We can load a game level using the TCastleScene class, described in the previous chapters. Same goes for the game creatures, and actually for everything else you need to display in the game. TCastleScene is really versatile:)
We also have a comfortable way to manage typical levels in a 3D game. To load a level create the TLevel instance and call the TLevel.Load method. Under the hood, TLevel.Load uses TCastleScene, adding it to the Viewport.Items, and setting as Viewport.Items.MainScene. It also does something extra: it detects a "placeholders" in your 3D model, which should be replaced with creatures and items.
It is also integrated with CastleLevels definition of what a "level"
is: namely, it's a
level.xml file referencing a 3D model and
describing some additional level properties.
For each level, you create a file named
with contents like this:
<?xml version="1.0"?> <level name="pits" type="Level" scene="pits.x3dv" title="The Pits of Azeroth" placeholders="blender" />
See creating levels for more details about what you can define
level.xml files. In short, the most important attributes are:
"name"is a unique internal name for the level, it will come in handy soon.
"type"identifies the ObjectPascal class handling the level logic. Type
"Level"is always available, for advanced games you can also create and use your own level logic types.
"scene"is an URL or a filename of the 3D model containing the level. Usually it's a simple filename, but you could as well use here an
http:URL to download the actual 3D data from the Internet.
"title"is just used for some logging and messages. Depending on your game, you may also find this title useful for other purposes, e.g. show the user a list of levels available to start. But this is up to you. The engine itself doesn't really make much use of the title. There are other optional properties, like "demo" or "number" that you may use.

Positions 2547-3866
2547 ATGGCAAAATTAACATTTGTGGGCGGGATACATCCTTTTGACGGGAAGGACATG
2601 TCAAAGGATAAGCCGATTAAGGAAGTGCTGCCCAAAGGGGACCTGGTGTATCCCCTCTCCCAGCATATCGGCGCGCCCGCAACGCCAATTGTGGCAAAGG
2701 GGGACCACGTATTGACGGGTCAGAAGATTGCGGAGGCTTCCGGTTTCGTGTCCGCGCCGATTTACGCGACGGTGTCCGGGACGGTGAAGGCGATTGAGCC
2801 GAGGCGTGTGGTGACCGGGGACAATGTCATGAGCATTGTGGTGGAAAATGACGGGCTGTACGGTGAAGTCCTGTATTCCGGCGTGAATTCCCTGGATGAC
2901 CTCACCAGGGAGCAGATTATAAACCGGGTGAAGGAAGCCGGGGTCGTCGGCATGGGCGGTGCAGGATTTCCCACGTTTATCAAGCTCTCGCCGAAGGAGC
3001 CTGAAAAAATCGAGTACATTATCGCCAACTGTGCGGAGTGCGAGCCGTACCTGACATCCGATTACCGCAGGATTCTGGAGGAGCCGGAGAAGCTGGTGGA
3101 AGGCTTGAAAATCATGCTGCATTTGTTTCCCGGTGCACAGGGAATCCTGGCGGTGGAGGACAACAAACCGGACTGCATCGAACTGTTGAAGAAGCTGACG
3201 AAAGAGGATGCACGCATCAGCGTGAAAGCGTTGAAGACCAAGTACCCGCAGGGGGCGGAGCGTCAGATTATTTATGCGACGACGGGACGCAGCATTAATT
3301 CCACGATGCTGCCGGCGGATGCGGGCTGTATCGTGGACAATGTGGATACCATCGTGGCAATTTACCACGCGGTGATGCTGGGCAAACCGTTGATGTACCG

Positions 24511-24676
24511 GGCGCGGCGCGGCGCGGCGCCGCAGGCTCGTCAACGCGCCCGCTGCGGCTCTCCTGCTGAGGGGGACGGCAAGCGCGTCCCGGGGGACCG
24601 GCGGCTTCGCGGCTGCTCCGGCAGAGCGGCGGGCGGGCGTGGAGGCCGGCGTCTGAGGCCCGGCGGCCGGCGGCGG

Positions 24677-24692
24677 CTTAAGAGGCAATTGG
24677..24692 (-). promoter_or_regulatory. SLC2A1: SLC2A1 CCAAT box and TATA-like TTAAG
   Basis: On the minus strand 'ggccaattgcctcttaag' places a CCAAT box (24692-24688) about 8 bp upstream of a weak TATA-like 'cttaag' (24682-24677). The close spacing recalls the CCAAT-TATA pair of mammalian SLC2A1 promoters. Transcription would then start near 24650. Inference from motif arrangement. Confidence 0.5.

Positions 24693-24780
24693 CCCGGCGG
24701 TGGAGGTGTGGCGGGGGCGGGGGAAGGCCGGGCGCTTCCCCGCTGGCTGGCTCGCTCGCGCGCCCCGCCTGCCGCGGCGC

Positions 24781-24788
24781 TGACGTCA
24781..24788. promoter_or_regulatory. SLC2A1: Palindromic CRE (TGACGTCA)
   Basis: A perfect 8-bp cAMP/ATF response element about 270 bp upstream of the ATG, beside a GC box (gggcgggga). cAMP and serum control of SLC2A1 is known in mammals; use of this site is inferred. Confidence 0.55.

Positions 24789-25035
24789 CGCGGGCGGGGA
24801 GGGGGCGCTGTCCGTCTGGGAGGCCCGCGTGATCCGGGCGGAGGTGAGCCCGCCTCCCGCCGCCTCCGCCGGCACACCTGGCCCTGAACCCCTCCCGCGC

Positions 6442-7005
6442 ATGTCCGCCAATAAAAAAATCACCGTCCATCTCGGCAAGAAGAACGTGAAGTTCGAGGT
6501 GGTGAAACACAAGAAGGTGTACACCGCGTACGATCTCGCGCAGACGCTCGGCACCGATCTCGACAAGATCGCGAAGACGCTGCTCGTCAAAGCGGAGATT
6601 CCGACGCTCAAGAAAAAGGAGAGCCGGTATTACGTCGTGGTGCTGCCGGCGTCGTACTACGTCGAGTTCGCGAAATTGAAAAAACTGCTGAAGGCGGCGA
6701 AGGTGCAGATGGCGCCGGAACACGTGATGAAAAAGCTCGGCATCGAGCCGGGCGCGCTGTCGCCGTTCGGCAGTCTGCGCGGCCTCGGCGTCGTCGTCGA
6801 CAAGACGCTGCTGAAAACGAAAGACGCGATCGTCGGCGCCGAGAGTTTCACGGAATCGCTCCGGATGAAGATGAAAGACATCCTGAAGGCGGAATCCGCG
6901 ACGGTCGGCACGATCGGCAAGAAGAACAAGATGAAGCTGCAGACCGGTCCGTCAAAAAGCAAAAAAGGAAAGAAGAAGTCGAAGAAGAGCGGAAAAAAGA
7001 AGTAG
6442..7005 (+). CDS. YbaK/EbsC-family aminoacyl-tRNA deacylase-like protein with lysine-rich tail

"placeholders"says how to detect placeholders (for creatures and other things) in your 3D level model. This is optional, but highly useful. It should reflect the modeler/exporter used to create this level 3D model.
Traditionally, I place each level in a subdirectory of
along with it's associated 3D models. So I have a structure like this:
data/ levels/ pits/ level.xml pits.x3dv swamp/ level.xml swamp.x3dv mountains/ level.xml mountains.x3dv ...
Although this convention proved comfortable, it's not forced at
all. The 3D model files may live in other directories than
"scene" field is actually a relative URL to get them.
level.xml files may be scattered
throughout your directory as you wish. And what is "data directory" is
configurable (by Levels.LoadFromFiles optional parameter, by default
we use data directory). It's only important that the XML files are named
You can now start a game by scanning all levels information from
level.xml files, and then loading your desired level by referring to
uses ..., CastleLevels; ... Levels.LoadFromFiles; Level := TLevel.Create(Application); Level.Viewport := Viewport; Level.Load('pits'); // refer to name="pits" in level.xml // the last line is a shortcut for // Level.Load(Levels.FindName('pits'));
The TLevel.Load will clear all
more about this in a second). Then it will load new 3D model with a
level (adding it to
Viewport.Items and setting as
Viewport.Items.MainScene, just as we did manually in previous chapter),
and do some more interesting stuff that we'll learn later.
The important thing here is that (except the "name" of the 1st
level) levels are not hardcoded in any way in your program. This makes
game data nice for people preparing new content: they can just drop
new subdirectory into the
data/levels/, and if it will contain proper
level.xml file, it will be automatically recognized. A similar scheme
will be used for creatures/items in the following chapter. Your game
data is immediately friendly to MODders.
Copyright Michalis Kamburelis and Castle Game Engine Contributors.